His first film, Clerks, was so chockful of obscenities it’d make Larry Flynt wash out his mouth with soap. His second film, Mallrats, was so savaged by critics he issued an apology at last year’s Independent Spirit Awards (”I don’t know what I was thinking,” he admitted). And now, with his third film, Chasing Amy, Kevin Smith is crossing a line not even Howard Stern has dared to traverse — he’s cast his girlfriend as a lesbian.
”Actually,” the soft-spoken 26-year-old writer-director offers of his own oeuvre, ”if you scrape away the dick jokes, the cynicism, the vulgar language, you’re left with really sweet movies about guys who just want to fall in love.”
True enough. And Amy, which opened April 4, may be the sweetest of them all — not to mention the most successful, at least if that standing ovation it received at the Sundance festival is any indication. A sort of tongue-in-cheek Love Story for the sexually dysfunctional ’90s, it’s Smith’s most maturely written, deftly lensed film so far, redeeming the promise he made with the critically lauded Clerks and leaving the sour memory of Mallrats far behind. Filmed for Miramax for a mere $250,000, it stars Joey Lauren Adams (she spent a night under John Travolta’s wings in Michael and has been Smith’s significant other for the last two years) and Ben Affleck (he’ll be a lead in Gus Van Sant’s upcoming Good Will Hunting) as orientation-crossed lovers in a boy-meets-lesbian, boy-loses-lesbian romantic comedy loaded with wit, charm, and unbelievably filthy dialogue, including an epic interlocution on the perils of oral sex.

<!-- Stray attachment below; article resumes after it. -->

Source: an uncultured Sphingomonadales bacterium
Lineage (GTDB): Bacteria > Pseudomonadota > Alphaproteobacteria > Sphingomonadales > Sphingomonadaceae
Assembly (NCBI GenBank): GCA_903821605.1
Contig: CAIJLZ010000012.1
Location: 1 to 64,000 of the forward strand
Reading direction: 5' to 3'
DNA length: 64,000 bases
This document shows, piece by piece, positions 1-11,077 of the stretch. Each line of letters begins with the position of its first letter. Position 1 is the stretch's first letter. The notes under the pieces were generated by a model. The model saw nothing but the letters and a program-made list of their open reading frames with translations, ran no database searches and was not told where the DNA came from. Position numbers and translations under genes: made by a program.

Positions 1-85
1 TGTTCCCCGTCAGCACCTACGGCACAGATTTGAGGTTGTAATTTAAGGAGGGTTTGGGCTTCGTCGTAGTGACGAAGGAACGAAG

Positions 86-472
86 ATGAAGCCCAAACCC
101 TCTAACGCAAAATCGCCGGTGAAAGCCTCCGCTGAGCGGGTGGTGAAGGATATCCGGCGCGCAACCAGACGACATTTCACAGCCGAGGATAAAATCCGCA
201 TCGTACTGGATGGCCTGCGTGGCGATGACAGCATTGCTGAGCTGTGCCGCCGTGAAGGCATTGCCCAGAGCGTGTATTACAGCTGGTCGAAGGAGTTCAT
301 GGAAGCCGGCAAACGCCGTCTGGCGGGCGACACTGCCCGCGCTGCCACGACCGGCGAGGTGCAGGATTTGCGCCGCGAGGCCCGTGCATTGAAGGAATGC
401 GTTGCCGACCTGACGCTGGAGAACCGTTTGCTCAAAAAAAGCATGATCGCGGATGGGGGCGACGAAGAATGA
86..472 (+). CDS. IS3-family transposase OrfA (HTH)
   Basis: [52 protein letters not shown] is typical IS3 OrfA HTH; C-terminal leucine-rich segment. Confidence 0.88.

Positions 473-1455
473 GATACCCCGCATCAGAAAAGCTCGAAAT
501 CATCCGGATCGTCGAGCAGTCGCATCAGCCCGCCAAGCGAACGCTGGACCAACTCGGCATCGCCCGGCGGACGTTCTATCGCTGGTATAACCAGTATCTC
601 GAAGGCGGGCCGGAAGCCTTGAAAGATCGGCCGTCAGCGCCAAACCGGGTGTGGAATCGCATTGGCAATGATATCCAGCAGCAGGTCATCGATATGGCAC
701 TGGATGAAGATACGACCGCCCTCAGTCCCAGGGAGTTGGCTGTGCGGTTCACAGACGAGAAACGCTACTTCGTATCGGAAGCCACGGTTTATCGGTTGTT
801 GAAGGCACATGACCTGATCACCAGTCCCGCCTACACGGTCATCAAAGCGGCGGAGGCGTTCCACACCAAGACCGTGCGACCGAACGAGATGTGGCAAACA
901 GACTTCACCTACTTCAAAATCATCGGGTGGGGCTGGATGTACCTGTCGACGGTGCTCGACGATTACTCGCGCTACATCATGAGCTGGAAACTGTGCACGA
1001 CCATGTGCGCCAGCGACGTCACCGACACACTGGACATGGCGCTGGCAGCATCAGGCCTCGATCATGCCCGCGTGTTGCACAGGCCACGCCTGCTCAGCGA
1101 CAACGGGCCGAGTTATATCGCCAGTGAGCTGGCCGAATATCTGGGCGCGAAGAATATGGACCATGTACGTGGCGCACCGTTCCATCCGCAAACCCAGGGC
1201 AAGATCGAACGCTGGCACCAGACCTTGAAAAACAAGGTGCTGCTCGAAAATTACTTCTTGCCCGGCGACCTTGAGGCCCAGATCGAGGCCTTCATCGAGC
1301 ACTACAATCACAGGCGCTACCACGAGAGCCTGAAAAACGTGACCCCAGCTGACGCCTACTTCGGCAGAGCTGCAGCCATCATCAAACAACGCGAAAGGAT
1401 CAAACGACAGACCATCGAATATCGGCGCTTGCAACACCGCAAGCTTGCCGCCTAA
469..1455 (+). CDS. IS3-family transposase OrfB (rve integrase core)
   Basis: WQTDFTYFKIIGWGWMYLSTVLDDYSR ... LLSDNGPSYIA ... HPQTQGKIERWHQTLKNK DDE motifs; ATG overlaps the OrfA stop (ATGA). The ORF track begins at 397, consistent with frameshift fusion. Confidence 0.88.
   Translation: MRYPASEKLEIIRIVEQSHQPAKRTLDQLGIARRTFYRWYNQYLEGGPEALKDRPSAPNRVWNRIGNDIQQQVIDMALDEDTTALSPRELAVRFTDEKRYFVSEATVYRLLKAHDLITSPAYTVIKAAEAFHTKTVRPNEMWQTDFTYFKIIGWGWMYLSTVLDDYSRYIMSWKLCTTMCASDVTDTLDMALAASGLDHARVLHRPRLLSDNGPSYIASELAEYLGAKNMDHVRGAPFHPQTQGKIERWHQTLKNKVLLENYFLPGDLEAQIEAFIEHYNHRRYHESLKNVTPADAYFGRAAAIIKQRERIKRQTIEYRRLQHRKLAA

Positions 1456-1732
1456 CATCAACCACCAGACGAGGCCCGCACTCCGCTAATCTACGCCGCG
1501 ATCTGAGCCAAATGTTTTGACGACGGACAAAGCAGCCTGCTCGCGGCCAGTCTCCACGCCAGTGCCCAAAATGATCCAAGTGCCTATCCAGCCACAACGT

”I like to write stuff that you don’t usually see on the screen,” Smith says, picking at a chicken sandwich at a diner around the corner from his Red Bank, N.J., production offices. ”The conversations you have with your friends — the frank sexual discussions — you never see that. When was the last time you remember anyone talking about going down on a woman in a movie?”
That would be 1994, when Miramax released Smith’s clever convenience-store comedy, Clerks — and instantly ran into trouble with the MPAA ratings board. Made for $27,000, mostly charged to Smith’s credit cards, the film contained not a single nude scene, but briefly became a cause célèbre when it was rated NC-17 because of its way-raunchy language (the board ultimately backed down and gave it an R). Mallrats, a $6 million comedy with Shannen Doherty, almost turned him into a cause obscure, bombing at the box office and drawing some of the most vicious reviews of 1995. ”I wanted to make an ’80s-style, R-rated teen flick,” Smith explains. ”But that genre is dead and some things are better off dead.”
Of course, a film about a straight guy wooing a lesbian is bound to catch some flak as well. ”The complaint would be that if she were a real lesbian, she wouldn’t be with this guy,” he says. ”But the lesbian angle is a red herring. It’s really a movie about a guy who fancies himself liberal but is forced to face his conservatism. He can’t deal with his girlfriend’s past. To me, that’s the conundrum.”